Defining Targeted Prospects
So now we know why prospects are so important, and why it's important to have so many of them. What's also important is that the prospects that one does find are targeted, reasonable, and likely prospects. For example, if you're a new freelancer focusing on small businesses at the moment, it would be silly to target large corporations that are at this point beyond your reach. In contrast, it would also be unrealistic for a well-developed freelancer with well-developed rates to target new businesses that can't afford those higher rates.
The first step to building a prospect list is to define what an ideal prospect is. Consider the following areas:
- Large corporations vs. small businesses
- The type of business - business, restaurant, technology, band, or others?
- Profit or non-profit organizations and websites
- The type of work you want to specialize in - WordPress themes, static web designs, custom applications, writing
Examine your own design style and your preferred work style when defining the perfect prospect. Also know where your strengths are, and find prospects that will be specifically looking for these strengths in someone's work. For example, a band website would probably be looking for an artsy or young look, while a technology website would be looking for a sleek and modern look.
After defining what the perfect prospect is, start finding them. It can be helpful to start a list simply in a Word document, or an Excel document for the more organized types. After finding each prospect, get their name, email address, website, business address, and any other relevant contact information.
Image credit: andercismo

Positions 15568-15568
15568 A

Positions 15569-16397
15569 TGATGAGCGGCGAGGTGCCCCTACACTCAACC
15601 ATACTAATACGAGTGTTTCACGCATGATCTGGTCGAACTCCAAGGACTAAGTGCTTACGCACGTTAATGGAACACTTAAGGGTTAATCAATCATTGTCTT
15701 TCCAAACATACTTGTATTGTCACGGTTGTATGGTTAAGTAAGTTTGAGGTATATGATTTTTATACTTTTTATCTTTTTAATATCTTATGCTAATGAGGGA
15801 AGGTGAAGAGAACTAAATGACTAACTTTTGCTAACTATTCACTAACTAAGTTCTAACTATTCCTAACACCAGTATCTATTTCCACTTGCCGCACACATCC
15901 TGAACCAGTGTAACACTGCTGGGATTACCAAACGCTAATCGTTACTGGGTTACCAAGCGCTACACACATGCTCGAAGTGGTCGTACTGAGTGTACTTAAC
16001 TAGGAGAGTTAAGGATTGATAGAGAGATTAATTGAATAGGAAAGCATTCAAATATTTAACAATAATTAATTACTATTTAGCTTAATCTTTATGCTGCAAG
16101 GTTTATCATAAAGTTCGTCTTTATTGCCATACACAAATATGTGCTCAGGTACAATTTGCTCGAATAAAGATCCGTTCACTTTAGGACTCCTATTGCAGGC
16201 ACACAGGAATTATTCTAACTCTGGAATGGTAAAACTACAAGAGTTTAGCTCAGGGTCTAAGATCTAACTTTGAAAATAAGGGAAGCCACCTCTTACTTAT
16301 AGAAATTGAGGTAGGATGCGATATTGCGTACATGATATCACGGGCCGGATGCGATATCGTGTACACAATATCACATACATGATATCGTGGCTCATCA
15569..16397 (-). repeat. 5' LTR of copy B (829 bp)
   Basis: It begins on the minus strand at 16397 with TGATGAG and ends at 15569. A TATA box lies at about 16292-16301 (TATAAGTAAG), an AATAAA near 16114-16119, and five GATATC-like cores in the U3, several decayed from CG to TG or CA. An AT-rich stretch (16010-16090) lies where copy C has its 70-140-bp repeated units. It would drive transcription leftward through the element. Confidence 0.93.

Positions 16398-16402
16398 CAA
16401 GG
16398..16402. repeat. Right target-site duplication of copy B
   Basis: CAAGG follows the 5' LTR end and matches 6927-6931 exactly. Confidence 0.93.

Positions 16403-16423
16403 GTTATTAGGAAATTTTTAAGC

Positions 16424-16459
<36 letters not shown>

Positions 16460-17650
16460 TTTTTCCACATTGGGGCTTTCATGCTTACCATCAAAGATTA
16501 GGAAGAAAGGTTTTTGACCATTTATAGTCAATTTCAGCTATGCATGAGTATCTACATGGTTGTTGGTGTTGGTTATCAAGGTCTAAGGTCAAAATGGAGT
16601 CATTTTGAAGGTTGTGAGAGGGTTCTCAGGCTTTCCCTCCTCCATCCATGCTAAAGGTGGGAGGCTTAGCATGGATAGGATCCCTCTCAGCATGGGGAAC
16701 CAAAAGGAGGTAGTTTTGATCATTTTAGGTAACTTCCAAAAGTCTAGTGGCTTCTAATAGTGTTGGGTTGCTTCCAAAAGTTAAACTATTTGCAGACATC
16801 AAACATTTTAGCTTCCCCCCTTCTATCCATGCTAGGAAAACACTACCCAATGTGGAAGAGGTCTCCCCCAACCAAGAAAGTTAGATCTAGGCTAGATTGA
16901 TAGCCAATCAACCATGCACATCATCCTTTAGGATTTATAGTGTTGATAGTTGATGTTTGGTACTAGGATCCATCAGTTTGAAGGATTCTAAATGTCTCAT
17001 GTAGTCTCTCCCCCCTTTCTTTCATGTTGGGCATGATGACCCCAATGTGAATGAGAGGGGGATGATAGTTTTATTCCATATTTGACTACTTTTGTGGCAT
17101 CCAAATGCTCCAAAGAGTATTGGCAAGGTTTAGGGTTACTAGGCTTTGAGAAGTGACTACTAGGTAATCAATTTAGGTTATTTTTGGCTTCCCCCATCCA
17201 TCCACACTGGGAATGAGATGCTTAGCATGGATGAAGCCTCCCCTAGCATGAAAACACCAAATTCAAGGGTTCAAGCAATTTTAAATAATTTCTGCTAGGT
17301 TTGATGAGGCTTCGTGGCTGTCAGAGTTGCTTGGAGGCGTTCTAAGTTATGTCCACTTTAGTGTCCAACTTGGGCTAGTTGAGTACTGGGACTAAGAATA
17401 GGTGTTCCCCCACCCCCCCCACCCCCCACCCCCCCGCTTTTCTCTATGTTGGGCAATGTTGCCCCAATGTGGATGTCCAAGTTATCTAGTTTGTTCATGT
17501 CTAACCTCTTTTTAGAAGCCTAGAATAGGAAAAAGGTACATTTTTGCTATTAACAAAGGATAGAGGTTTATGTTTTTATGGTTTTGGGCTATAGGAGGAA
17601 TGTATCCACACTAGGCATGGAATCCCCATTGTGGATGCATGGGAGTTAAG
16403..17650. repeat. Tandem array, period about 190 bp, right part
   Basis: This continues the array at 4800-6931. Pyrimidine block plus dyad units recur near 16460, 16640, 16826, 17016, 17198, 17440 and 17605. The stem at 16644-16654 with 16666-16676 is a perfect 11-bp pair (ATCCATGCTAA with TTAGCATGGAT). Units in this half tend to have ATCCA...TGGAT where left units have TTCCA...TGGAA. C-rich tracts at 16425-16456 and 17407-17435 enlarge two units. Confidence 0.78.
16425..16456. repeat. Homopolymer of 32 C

Some places to find prospects include:
- Conferences & Events: Take time to attend both events related to your field and related to your target prospect's field. In other words, if you are targeting small businesses, be sure to check out web design conferences as well as small business, marketing, and entrepreneurship conferences.
- Google: If you have specific companies or individuals in mind right off the top of your head, simply Google their information.
- Network with Like-minded Freelancers: Start networking more specifically with freelancers in your targeted niche as well.
- Local Business Directory: Check out local businesses for more easy-to-gain clients.
After creating a large list (keep in mind it should be big so that clients can eventually funnel through), you must contact them somehow. Cold emails rarely work, and it would take a lot of time to contact them individually. Instead, try some of the following casual 'business' introductions.
- At those events and conferences, hand out business cards while chit-chatting about 'what you do.'
- Start a newsletter for your prospects, offering discounts and special services.
- Send out a sales letter. (Similar to a newsletter, but more direct).
- Cold-call or cold-email if necessary, even though this isn't always very effective, save for special cases, or when you're eager to hear from certain individuals. It can't hurt, though. A more personalized approach may work better.
A great prospect list is essential to a steady stream of clients, and steady clients are essential to being a stable and profitable freelancer. Remember, a great prospect list consists of many individuals, is targeted, and provides a means for action. For any opportunities you do get out of a prospect list, always follow up, and always be trying to move prospects down the triangle (above) to turn them into clients.
We'd love to hear where you find prospective clients, and if you've ever worked with a prospect list. How successful was it? What strategies worked better than others for finally turning those prospects into clients?